All companies in Hong Kong and the business-related actions which they perform daily are governed by the Companies Ordinance. It specifies the legal framework within which Hong Kong companies are permitted to carry out business activities. It also states specific criteria by which all companies based in Hong Kong are to abide.
Among the criteria which apply to companies of Hong Kong which are explicitly stated within the Companies Ordinance relate to topics such as the rights and powers granted to a company based in Hong Kong, the regulations regarding the shareholders and directors of the company, the name of the company, and how a company may be restored after it has been struck off the Companies Registry.
The Companies Ordinance has existed for many years through changing economic and business conditions which have been present in Hong Kong. Thus, on multiple occasions, revisions of the Companies Ordinance have been made. Some of these revisions were changes which were extremely impactful towards all areas of Hong Kong’s business scene, while others had a more minor and understated effect.
Latest Changes to the Companies Ordinance
The most recent revision of Hong Kong’s Companies Ordinance is the Companies (Amendment) (No 2) Ordinance 2018. Although the year in its full title is 2018, this revision only took effect on February 1, 2019. This revision of the Companies Ordinance included 114 edits to various sections, schedules, and regulations to better reflect the current business environment of Hong Kong and how companies are to operate within it.
The amendments which were made include those intended to take new developments into account, those which clarified the purpose of some of the policies which had been mentioned, and those which removed any ambiguities and inconsistencies.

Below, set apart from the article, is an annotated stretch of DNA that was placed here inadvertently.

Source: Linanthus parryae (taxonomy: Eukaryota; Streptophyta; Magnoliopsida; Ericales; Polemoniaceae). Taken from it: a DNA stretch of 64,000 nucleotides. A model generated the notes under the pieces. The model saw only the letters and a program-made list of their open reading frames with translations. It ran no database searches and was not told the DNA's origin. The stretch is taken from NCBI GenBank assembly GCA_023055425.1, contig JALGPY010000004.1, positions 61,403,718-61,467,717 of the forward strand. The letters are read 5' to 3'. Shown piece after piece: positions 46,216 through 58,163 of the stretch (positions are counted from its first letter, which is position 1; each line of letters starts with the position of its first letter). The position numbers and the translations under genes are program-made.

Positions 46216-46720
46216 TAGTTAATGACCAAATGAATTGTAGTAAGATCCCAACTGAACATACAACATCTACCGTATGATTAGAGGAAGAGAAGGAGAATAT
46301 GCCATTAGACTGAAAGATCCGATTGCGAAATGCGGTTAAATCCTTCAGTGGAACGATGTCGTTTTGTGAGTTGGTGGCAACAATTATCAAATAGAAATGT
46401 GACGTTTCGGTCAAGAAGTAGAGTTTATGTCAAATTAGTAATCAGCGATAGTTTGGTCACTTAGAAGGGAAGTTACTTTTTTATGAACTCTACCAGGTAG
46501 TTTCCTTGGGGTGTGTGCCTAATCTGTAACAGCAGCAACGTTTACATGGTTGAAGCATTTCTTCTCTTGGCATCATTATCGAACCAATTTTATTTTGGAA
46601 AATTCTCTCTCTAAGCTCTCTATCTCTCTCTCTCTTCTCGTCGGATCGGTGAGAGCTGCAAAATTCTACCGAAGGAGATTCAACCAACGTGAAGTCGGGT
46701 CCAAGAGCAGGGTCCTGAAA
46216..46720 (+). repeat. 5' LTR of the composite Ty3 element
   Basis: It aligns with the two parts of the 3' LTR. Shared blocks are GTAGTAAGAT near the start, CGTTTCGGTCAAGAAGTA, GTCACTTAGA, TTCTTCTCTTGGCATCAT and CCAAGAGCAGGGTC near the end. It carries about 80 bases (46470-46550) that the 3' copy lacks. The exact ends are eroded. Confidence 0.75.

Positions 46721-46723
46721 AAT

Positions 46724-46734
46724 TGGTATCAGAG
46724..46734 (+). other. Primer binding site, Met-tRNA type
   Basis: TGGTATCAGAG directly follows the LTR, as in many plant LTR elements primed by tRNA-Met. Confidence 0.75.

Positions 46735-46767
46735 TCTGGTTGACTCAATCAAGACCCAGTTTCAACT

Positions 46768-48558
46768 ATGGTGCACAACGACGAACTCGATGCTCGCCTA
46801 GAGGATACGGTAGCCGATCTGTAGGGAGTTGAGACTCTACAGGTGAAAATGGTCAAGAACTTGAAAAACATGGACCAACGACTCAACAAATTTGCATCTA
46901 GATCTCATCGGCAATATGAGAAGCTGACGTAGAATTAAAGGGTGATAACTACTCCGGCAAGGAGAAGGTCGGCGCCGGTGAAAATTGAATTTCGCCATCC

Perhaps the companies which were the most impacted by the amendments to the Companies Ordinance were holding companies based in Hong Kong. Holding companies which are part of two different types of corporate groups are now permitted to take advantage of the reporting exemption. Thus, they can use more simplified versions of accounting and financial reporting standards if the holding company in question as well as its subsidiaries fulfill the existing size criteria.
Modifications to Definitions
The definition of what is to be deemed to be a Hong Kong-based holding company has also been modified to better reflect the accounting standards which are now in use. The location of the company’s control has become the primary factor in determining if any business entity, including a holding company, is a subsidiary of a parent undertaking. It should also be noted that holding companies which are at the same time wholly owned subsidiaries now have the option to prepare consolidated financial statements instead of any of their own.
There were several other modifications which changed how Hong Kong companies were to operate with regard to their company articles. Companies are now permitted to display their articles in electronic form; thus, a physical copy is no longer a requirement. The articles of any company with a name which has been registered in both English and Chinese must also now include both names. Should the articles of a Hong Kong company have to be changed at any point, the latest version of the Companies Ordinance states that there will be an exemption from the general registration requirement which will take effect should such an alteration be solely related to the change of the company’s name.
Revisions to the Companies Ordinance may happen at any time and may have a detrimental effect upon your company’s financial well-being should you happen to be unprepared for such revisions. For this reason, we at Paul Hype Page & Co will offer you our financial planning services. We will help you generate a financial plan for your Hong Kong company which will enable it to be financially resilient regardless of whatever legal changes may happen to threaten its fiscal stability.